NOTHING occurred in the night to flutter the tired dove; and the dove arose refreshed. With Mr. Grewgious, when the clock struck ten in the morning, came Mr. Crisparkle, who had come at one plunge out of the river at Cloisterham.
'Miss Twinkleton was so uneasy, Miss Rosa,' he explained to her, 'and came round to Ma and me with your note, in such a state of wonder, that, to quiet her, I volunteered on this service by the very first train to be caught in the morning. I wished at the time that you had come to me; but now I think it best that you did AS you did, and came to your guardian.'
'I did think of you,' Rosa told him; 'but Minor Canon Corner was so near him - '
'I understand. It was quite natural.'
'I have told Mr. Crisparkle,' said Mr. Grewgious, 'all that you told me last night, my dear. Of course I should have written it to him immediately; but his coming was most opportune. And it was particularly kind of him to come, for he had but just gone.'
'Have you settled,' asked Rosa, appealing to them both, 'what is to be done for Helena and her brother?'
'Why really,' said Mr. Crisparkle, 'I am in great perplexity. If even Mr. Grewgious, whose head is much longer than mine, and who is a whole night's cogitation in advance of me, is undecided, what must I be!'
The Unlimited here put her head in at the door - after having rapped, and been authorised to present herself - announcing that a gentleman wished for a word with another gentleman named Crisparkle, if any such gentleman were there. If no such gentleman were there, he begged pardon for being mistaken.
'Such a gentleman is here,' said Mr. Crisparkle, 'but is engaged just now.'
'Is it a dark gentleman?' interposed Rosa, retreating on her guardian.
'No, Miss, more of a brown gentleman.'
'You are sure not with black hair?' asked Rosa, taking courage.
'Quite sure of that, Miss. Brown hair and blue eyes.'
'Perhaps,' hinted Mr. Grewgious, with habitual caution, 'it might be well to see him, reverend sir, if you don't object. When one is in a difficulty or at a loss, one never knows in what direction a way out may chance to open. It is a business principle of mine, in such a case, not to close up any direction, but to keep an eye on every direction that may present itself. I could relate an anecdote in point, but that it would be premature.'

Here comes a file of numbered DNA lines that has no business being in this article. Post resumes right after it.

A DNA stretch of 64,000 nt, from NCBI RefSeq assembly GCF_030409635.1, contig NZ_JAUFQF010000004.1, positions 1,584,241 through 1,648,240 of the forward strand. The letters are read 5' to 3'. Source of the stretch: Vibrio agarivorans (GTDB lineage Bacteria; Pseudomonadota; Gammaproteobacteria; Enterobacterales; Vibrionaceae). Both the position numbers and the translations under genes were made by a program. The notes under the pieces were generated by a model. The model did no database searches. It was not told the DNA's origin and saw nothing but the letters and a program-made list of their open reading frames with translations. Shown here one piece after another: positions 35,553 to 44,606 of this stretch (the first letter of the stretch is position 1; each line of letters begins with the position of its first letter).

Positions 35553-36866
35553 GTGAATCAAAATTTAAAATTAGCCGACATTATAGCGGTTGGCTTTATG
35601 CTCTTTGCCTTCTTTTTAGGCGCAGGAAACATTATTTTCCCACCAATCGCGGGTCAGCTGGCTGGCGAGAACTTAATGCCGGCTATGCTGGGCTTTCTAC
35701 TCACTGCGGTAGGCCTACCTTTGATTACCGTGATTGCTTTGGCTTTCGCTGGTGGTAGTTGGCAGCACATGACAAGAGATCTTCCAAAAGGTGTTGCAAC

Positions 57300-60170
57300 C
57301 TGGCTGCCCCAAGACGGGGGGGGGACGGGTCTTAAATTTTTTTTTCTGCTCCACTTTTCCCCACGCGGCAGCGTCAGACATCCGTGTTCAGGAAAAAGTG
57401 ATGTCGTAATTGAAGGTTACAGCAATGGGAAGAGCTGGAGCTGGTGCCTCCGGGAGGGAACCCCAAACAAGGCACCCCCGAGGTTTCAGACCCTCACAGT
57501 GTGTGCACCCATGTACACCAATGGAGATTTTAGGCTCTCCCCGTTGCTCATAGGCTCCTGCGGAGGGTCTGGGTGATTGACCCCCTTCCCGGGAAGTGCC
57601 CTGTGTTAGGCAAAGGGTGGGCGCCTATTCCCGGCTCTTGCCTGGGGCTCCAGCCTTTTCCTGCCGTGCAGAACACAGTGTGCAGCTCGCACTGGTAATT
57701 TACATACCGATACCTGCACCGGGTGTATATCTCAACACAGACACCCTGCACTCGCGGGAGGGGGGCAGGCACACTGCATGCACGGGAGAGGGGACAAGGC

'If Miss Rosa will allow me, then? Let the gentleman come in,' said Mr. Crisparkle.
The gentleman came in; apologised, with a frank but modest grace, for not finding Mr. Crisparkle alone; turned to Mr. Crisparkle, and smilingly asked the unexpected question: 'Who am I?'
'You are the gentleman I saw smoking under the trees in Staple Inn, a few minutes ago.'
'True. There I saw you. Who else am I?'
Mr. Crisparkle concentrated his attention on a handsome face, much sunburnt; and the ghost of some departed boy seemed to rise, gradually and dimly, in the room.
The gentleman saw a struggling recollection lighten up the Minor Canon's features, and smiling again, said: 'What will you have for breakfast this morning? You are out of jam.'
'Wait a moment!' cried Mr. Crisparkle, raising his right hand. 'Give me another instant! Tartar!'
The two shook hands with the greatest heartiness, and then went the wonderful length - for Englishmen - of laying their hands each on the other's shoulders, and looking joyfully each into the other's face.
'My old fag!' said Mr. Crisparkle.
'My old master!' said Mr. Tartar.
'You saved me from drowning!' said Mr. Crisparkle.
'After which you took to swimming, you know!' said Mr. Tartar.
'God bless my soul!' said Mr. Crisparkle.
'Amen!' said Mr. Tartar.
And then they fell to shaking hands most heartily again.
'Imagine,' exclaimed Mr. Crisparkle, with glistening eyes: 'Miss Rosa Bud and Mr. Grewgious, imagine Mr. Tartar, when he was the smallest of juniors, diving for me, catching me, a big heavy senior, by the hair of the head, and striking out for the shore with me like a water-giant!'
'Imagine my not letting him sink, as I was his fag!' said Mr. Tartar. 'But the truth being that he was my best protector and friend, and did me more good than all the masters put together, an irrational impulse seized me to pick him up, or go down with him.'
'Hem! Permit me, sir, to have the honour,' said Mr. Grewgious, advancing with extended hand, 'for an honour I truly esteem it. I am proud to make your acquaintance. I hope you didn't take cold. I hope you were not inconvenienced by swallowing too much water. How have you been since?'
It was by no means apparent that Mr. Grewgious knew what he said, though it was very apparent that he meant to say something highly friendly and appreciative.
If Heaven, Rosa thought, had but sent such courage and skill to her poor mother's aid! And he to have been so slight and young then!
'I don't wish to be complimented upon it, I thank you; but I think I have an idea,' Mr. Grewgious announced, after taking a jog-trot or two across the room, so unexpected and unaccountable that they all stared at him, doubtful whether he was choking or had the cramp - 'I THINK I have an idea. I believe I have had the pleasure of seeing Mr. Tartar's name as tenant of the top set in the house next the top set in the corner?'
'Yes, sir,' returned Mr. Tartar. 'You are right so far.'
'I am right so far,' said Mr. Grewgious. 'Tick that off;' which he did, with his right thumb on his left. 'Might you happen to know the name of your neighbour in the top set on the other side of the party-wall?' coming very close to Mr. Tartar, to lose nothing of his face, in his shortness of sight.
'Tick that off,' said Mr. Grewgious, taking another trot, and then coming back. 'No personal knowledge, I suppose, sir?'
The Mystery of Edwin Drood -- by Charles Dickens